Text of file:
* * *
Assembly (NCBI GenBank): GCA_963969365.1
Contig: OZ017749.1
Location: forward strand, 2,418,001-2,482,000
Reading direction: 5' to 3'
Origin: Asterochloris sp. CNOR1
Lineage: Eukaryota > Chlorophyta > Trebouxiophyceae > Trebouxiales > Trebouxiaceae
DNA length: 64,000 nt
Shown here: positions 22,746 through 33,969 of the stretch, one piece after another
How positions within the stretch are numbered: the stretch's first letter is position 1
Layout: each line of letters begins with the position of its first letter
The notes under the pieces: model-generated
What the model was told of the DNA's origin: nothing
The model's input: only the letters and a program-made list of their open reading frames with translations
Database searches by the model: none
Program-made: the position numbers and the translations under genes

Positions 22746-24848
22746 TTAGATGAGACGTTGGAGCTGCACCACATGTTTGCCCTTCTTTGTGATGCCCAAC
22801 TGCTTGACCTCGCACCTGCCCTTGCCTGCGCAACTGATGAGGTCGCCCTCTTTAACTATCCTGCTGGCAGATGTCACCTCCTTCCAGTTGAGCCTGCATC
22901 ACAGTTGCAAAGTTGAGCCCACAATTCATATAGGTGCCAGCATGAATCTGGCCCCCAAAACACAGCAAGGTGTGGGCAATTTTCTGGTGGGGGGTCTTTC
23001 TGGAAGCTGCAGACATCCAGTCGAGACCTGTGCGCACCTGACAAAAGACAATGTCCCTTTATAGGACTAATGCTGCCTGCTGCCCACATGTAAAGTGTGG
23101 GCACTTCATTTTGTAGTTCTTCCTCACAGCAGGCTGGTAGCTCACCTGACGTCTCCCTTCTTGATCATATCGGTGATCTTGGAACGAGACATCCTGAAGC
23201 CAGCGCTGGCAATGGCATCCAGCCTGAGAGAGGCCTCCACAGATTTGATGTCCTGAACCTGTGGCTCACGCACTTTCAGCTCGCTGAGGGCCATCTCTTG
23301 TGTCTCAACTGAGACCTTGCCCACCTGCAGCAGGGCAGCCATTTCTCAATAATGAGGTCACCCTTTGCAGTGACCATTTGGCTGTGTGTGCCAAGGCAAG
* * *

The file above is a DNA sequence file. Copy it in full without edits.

Assembly (NCBI GenBank): GCA_963969365.1
Contig: OZ017749.1
Location: forward strand, 2,418,001-2,482,000
Reading direction: 5' to 3'
Origin: Asterochloris sp. CNOR1
Lineage: Eukaryota > Chlorophyta > Trebouxiophyceae > Trebouxiales > Trebouxiaceae
DNA length: 64,000 nt
Shown here: positions 22,746 through 33,969 of the stretch, one piece after another
How positions within the stretch are numbered: the stretch's first letter is position 1
Layout: each line of letters begins with the position of its first letter
The notes under the pieces: model-generated
What the model was told of the DNA's origin: nothing
The model's input: only the letters and a program-made list of their open reading frames with translations
Database searches by the model: none
Program-made: the position numbers and the translations under genes

Positions 22746-24848
22746 TTAGATGAGACGTTGGAGCTGCACCACATGTTTGCCCTTCTTTGTGATGCCCAAC
22801 TGCTTGACCTCGCACCTGCCCTTGCCTGCGCAACTGATGAGGTCGCCCTCTTTAACTATCCTGCTGGCAGATGTCACCTCCTTCCAGTTGAGCCTGCATC
22901 ACAGTTGCAAAGTTGAGCCCACAATTCATATAGGTGCCAGCATGAATCTGGCCCCCAAAACACAGCAAGGTGTGGGCAATTTTCTGGTGGGGGGTCTTTC
23001 TGGAAGCTGCAGACATCCAGTCGAGACCTGTGCGCACCTGACAAAAGACAATGTCCCTTTATAGGACTAATGCTGCCTGCTGCCCACATGTAAAGTGTGG
23101 GCACTTCATTTTGTAGTTCTTCCTCACAGCAGGCTGGTAGCTCACCTGACGTCTCCCTTCTTGATCATATCGGTGATCTTGGAACGAGACATCCTGAAGC
23201 CAGCGCTGGCAATGGCATCCAGCCTGAGAGAGGCCTCCACAGATTTGATGTCCTGAACCTGTGGCTCACGCACTTTCAGCTCGCTGAGGGCCATCTCTTG
23301 TGTCTCAACTGAGACCTTGCCCACCTGCAGCAGGGCAGCCATTTCTCAATAATGAGGTCACCCTTTGCAGTGACCATTTGGCTGTGTGTGCCAAGGCAAG